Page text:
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Jason Dickson

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July 2, 1997 | MIKE DiGIOVANNA, TIMES STAFF WRITER
Frank McKenna, the premier of New Brunswick--roughly the political equivalent of a U.S. governor--was at Angel pitcher Jason Dickson's high school alma mater a few weeks ago to help dedicate a new multimedia lab. But McKenna had a lot more than the Internet and CD-ROM and baud rates on his mind. He wanted to know about release points and change-ups and the American League rookie-of-the-year race. "All he wanted to know about was Jason," said Greg Morris, principal at James M.
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SPORTS
May 21, 2000 | TIM BROWN
Angel pitcher Jason Dickson, who went on the disabled list Friday, believes that he developed tendinitis in his right shoulder compensating for his sore hip. He said he experienced extreme tightness in the shoulder Monday, the day after he started against the Texas Rangers, and the pain did not dissipate as the week passed. It is the same shoulder that was repaired surgically last March.
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SPORTS
July 29, 1998 | BILL PLASCHKE
It's four days until the trading deadline, two first-place teams are on the field, and one dugout is buzzing. Everyone is talking about trading for a starting pitcher, improving for the pennant stretch, making a championship commitment. In the other dugout are the Angels. For three days this week at Edison Field, the New York Yankees should be considered more than just an Angel opponent. They should be a role model.
SPORTS
May 19, 2000 | TIM BROWN
The Angels will keep a close eye on right-hander Jason Dickson, scheduled to start Saturday against the Kansas City Royals but apparently still not at full strength because of a hip injury. One official said it was "not a certainty" that Dickson would make his start, but that it was expected. Dickson came off the disabled list to make a start Sunday against the Texas Rangers and didn't get out of the second inning.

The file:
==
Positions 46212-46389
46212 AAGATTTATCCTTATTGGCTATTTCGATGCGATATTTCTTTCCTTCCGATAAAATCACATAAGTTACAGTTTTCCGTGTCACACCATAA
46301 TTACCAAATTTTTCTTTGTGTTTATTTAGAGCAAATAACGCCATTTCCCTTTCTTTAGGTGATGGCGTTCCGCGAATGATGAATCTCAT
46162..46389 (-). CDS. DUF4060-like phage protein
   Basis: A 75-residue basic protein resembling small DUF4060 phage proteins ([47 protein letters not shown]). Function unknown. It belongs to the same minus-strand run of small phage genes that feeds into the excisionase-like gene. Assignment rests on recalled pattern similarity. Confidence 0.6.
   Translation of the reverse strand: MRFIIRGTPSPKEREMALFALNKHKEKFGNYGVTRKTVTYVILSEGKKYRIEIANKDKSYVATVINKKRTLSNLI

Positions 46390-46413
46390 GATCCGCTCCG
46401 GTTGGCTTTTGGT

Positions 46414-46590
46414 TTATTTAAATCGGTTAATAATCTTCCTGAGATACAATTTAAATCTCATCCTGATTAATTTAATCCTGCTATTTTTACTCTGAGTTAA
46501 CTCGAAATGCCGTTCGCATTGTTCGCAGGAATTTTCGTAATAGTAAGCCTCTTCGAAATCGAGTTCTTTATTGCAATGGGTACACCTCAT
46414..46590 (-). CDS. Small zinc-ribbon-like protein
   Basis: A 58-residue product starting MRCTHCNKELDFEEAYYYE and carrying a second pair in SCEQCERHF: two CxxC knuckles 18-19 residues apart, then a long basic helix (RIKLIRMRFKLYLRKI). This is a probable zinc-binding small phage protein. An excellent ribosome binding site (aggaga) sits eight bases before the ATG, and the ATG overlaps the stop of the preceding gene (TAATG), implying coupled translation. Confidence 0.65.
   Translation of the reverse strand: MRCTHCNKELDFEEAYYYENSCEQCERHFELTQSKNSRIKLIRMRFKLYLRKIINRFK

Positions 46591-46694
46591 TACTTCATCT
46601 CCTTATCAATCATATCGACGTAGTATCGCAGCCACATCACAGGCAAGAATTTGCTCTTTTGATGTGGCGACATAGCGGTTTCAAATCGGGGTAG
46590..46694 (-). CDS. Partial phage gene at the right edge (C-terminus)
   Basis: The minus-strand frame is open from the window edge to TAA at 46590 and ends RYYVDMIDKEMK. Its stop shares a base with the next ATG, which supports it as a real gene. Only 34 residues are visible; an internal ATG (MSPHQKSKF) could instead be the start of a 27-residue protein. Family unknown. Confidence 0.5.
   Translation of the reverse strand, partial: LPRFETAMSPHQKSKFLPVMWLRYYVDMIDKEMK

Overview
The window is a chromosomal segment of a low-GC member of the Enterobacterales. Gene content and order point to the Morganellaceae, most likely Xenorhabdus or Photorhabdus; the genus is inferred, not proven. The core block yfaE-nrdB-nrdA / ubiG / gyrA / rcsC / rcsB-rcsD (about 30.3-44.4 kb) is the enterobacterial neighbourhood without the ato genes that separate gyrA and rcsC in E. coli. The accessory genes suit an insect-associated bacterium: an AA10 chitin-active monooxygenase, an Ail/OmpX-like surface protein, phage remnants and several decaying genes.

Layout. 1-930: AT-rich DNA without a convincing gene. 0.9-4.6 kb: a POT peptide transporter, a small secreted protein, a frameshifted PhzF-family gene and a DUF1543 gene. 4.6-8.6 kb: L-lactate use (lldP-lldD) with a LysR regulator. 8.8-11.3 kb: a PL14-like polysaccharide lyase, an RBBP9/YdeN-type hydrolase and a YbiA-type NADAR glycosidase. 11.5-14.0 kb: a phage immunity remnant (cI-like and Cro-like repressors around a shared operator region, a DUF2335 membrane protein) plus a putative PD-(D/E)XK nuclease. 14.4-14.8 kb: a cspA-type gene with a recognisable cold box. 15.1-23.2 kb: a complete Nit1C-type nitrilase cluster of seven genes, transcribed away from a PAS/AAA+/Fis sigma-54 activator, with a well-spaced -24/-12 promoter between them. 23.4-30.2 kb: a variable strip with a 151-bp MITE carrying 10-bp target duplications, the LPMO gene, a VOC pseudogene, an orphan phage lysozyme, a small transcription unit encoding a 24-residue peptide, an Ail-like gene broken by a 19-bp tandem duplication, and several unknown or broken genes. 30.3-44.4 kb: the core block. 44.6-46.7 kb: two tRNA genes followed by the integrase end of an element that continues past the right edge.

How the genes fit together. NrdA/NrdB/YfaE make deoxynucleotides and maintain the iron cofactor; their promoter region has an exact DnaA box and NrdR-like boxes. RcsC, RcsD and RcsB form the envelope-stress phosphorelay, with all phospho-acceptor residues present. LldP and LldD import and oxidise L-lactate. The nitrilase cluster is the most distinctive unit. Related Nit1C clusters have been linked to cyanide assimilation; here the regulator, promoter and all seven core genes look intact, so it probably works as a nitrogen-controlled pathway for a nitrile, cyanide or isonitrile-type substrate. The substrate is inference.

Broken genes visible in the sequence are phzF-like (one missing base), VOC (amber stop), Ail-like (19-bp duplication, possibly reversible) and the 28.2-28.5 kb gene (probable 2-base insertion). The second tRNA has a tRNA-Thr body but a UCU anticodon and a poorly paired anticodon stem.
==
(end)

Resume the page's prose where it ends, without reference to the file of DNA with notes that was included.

SPORTS
March 23, 2000 | By MIKE DiGIOVANNA,
Jason Dickson started this mess last Friday when his shaky outing against Milwaukee began a five-day stretch in which Angel starting pitchers gave up 31 earned runs in 21 innings. Wednesday, the right-hander put an end to it. Dickson, sidelined in 1999 because of shoulder surgery, revitalized his fading rotation hopes with his best start of the spring, giving up one run and five hits and striking out three in 5 2/3 innings of a 6-3 Cactus League victory over the San Diego Padres.
SPORTS
May 19, 2000 | TIM BROWN
The Angels will keep a close eye on right-hander Jason Dickson, scheduled to start Saturday against the Kansas City Royals but apparently still not at full strength because of a hip injury. One official said it was "not a certainty" that Dickson would make his start, but that it was expected. Dickson came off the disabled list to make a start Sunday against the Texas Rangers and didn't get out of the second inning.
SPORTS
March 15, 1997 | MIKE DiGIOVANNA
Rookie Jason Dickson took another huge step toward securing a spot in the rotation, giving up two runs and five hits in five innings of the Angels' 12-5 exhibition loss to the Seattle Mariners on Friday at Tempe, Ariz. Facing a lineup of Seattle regulars, Dickson retired the side in order three times and struck out Edgar Martinez and Jay Buhner looking in the second. His only blemish was in the third, when he gave up four hits, including Ken Griffey Jr.'s run-scoring single on a 0-2 pitch.
SPORTS
March 1, 2000 | By MIKE DiGIOVANNA,
Jason Dickson said it was "like riding a bike," and even though the tires seemed a little deflated Tuesday, the Angel pitcher still enjoyed the trip. Sure, he gave up three runs and five hits during a rocky inning in Tuesday's intrasquad game, but after everything Dickson went through in the past year, the right-hander was simply glad to be pitching in a competitive game again.
SPORTS
May 21, 2000 | TIM BROWN
Angel pitcher Jason Dickson, who went on the disabled list Friday, believes that he developed tendinitis in his right shoulder compensating for his sore hip. He said he experienced extreme tightness in the shoulder Monday, the day after he started against the Texas Rangers, and the pain did not dissipate as the week passed. It is the same shoulder that was repaired surgically last March.
SPORTS